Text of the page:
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Killaloe deli supports earthquake relief

A WELL-known Italian deli and wine bar in Killaloe is supporting a small town in Central Italy, which was left destroyed by the recent devastating earthquake.

Ponte Vecchio is appealing to people and businesses in the twin communities of Ballina and Killaloe to make a donation to its collection for Amatrice.

It is being organised by the owner Andrew Lofthouse and his friend Antonello Allocco, who have kept in regular contact with each other since they forged a strong friendship in their 20s in Rome, where they grew up.

Amatrice bore the brunt of a massive earthquake that demolished at least half of the town. Amatrice “is not here anymore”, the city’s mayor said after the August 24 quake, which registered 6.2 magnitude on the Richter scale.

The quake killed at least 278 people throughout Central Italy, including an elderly couple whose home collapsed on them. Fifty-three of the people who died were from Amatrice, a heavy toll for the small town.
Before the quake caused havoc and destruction, Amatrice was known for a famous pasta dish and its 14th century religious landmarks. It was listed as having 1,046 people.

On Sunday in Ponte Vecchio, where he has spent part of the summer helping his friend run his Italian deli and wine bar, Antonello told The Clare Champion that he knows Amatrice very well, as it is a 90-minute drive from Rome.

He said Amatrice is a very famous village on top of a hill with a big mountain chain, which is probably the cause of the devastating earthquake. He pointed out that Amatrice is located close to L’Aquila, which was completely destroyed by an earthquake in 2009.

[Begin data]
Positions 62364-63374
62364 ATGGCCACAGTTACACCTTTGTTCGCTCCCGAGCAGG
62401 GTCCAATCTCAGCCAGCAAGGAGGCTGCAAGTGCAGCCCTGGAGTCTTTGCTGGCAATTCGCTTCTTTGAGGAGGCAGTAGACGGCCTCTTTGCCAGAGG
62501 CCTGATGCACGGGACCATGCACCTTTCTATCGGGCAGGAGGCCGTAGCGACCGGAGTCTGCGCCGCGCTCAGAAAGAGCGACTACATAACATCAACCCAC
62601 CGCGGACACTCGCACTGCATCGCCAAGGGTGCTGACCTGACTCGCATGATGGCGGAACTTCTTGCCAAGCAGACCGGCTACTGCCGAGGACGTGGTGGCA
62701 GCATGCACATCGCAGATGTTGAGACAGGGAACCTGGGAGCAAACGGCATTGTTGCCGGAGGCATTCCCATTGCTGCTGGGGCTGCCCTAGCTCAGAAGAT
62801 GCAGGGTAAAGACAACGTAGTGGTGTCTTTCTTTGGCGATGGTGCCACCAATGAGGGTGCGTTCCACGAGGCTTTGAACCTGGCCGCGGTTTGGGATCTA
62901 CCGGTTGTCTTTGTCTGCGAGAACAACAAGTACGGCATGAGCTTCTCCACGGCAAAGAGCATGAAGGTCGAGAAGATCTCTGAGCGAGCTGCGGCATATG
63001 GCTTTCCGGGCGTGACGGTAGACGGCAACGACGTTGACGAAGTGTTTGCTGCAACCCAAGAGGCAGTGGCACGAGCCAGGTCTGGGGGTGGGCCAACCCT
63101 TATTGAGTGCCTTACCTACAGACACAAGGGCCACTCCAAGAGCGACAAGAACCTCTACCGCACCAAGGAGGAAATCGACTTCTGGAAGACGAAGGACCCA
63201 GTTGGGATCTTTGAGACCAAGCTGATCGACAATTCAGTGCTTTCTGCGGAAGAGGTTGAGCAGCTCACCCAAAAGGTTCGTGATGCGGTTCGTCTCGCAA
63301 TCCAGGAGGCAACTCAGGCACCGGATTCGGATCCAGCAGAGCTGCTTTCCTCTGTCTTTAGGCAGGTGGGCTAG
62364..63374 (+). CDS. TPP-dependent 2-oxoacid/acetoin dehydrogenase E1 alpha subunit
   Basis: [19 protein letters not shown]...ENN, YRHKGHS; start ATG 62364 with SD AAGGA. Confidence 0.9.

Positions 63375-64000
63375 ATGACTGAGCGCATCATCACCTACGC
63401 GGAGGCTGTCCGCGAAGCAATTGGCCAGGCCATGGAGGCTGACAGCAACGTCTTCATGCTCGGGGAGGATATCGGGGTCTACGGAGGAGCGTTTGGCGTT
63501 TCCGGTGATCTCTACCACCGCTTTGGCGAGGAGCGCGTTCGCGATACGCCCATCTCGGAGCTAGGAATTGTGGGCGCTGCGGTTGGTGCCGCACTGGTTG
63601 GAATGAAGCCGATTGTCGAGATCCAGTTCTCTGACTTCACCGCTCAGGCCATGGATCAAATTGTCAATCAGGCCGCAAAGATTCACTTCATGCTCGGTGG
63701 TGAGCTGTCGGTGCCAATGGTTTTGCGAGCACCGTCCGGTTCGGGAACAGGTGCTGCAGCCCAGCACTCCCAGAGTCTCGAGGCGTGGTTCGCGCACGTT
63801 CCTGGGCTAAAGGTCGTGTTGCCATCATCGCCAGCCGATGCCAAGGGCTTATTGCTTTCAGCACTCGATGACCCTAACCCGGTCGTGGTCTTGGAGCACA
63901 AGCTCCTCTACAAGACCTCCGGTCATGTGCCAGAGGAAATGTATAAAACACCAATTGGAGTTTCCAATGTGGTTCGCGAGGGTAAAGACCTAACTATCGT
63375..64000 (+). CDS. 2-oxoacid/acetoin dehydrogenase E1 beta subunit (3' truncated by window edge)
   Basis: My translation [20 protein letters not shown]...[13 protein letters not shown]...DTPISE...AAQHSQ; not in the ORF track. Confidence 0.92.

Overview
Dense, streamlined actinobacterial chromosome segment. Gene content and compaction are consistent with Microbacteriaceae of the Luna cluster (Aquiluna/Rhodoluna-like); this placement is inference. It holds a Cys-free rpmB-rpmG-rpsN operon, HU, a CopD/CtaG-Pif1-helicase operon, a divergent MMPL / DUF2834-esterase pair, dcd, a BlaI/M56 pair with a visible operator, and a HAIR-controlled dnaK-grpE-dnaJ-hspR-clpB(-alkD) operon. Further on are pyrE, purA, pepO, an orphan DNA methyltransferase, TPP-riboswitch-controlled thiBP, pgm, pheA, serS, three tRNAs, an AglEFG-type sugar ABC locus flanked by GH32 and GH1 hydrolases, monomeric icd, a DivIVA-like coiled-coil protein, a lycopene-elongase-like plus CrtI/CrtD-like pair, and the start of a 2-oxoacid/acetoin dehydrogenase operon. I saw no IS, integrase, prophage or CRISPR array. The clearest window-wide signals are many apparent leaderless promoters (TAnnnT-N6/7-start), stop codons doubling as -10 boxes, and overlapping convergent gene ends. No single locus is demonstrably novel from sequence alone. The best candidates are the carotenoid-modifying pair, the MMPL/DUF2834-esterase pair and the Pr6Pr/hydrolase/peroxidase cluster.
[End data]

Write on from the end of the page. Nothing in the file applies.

“It is a beautiful place, particularly in the summer to escape the heat of Rome. A lot of people living in Rome come from Amatrice.

“I don’t know anyone that got injured but everyone I know there at least lost their house. It was really shocking.

“It is a very popular tourist village and a lot of the hotels, which collapsed, were fully booked out with elderly people who went there to escape from the hot summer in Rome,” Antonello said.
He said restaurants all over Europe who are cooking the famous Amatrice pasta dish are donating the price of the meal to the disaster fund.

Thrilled with the solidarity shown by Ponte Vecchio and people in the twin communities of Killaloe and Ballina, he pledged to bring the money raised by the appeal directly to help those worst affected in the ruined Italian village.

He expects to spend a few weeks working to help the relief effort as a volunteer. “Italian people are really touched by the support the relief effort is receiving in Ireland because Amatrice is a village they know very well. The earthquake was particularly bad in terms of the number of deceased, injured and the overall damage.”

Having travelled around Lough Derg during his numerous trips since his first visit in 2007, he described the district as a beautiful area. “I feel really welcome in Killaloe. It is a beautiful place with lovely people. I really enjoy my time here.When you drive around Lough Derg, you could be mistaken for thinking you are in Umbria or Tuscany in Italy,” he said.

By Dan Danaher

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